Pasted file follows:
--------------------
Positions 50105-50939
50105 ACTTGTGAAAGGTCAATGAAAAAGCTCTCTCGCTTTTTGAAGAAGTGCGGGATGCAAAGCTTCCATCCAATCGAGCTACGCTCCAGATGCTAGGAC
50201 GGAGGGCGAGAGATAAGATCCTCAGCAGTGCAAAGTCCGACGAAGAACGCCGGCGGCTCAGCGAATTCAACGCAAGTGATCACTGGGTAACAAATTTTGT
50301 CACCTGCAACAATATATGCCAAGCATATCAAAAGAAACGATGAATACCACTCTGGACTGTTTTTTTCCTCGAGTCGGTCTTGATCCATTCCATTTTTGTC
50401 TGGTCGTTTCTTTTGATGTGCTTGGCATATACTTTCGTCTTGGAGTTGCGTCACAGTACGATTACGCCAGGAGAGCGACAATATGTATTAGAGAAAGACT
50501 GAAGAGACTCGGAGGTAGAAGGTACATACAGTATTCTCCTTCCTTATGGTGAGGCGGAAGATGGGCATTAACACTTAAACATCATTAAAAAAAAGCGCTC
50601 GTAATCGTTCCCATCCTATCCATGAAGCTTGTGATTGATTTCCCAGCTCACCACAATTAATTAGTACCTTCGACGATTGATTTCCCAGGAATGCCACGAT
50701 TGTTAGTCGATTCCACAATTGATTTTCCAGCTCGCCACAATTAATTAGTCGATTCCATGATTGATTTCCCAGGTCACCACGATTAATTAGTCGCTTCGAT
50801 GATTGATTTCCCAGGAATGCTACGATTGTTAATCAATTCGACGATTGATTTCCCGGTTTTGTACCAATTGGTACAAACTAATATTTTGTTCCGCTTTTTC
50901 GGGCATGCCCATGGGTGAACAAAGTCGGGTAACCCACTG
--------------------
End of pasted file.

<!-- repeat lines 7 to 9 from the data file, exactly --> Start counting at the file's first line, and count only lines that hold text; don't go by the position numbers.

50601 GTAATCGTTCCCATCCTATCCATGAAGCTTGTGATTGATTTCCCAGCTCACCACAATTAATTAGTACCTTCGACGATTGATTTCCCAGGAATGCCACGAT
50701 TGTTAGTCGATTCCACAATTGATTTTCCAGCTCGCCACAATTAATTAGTCGATTCCATGATTGATTTCCCAGGTCACCACGATTAATTAGTCGCTTCGAT
50801 GATTGATTTCCCAGGAATGCTACGATTGTTAATCAATTCGACGATTGATTTCCCGGTTTTGTACCAATTGGTACAAACTAATATTTTGTTCCGCTTTTTC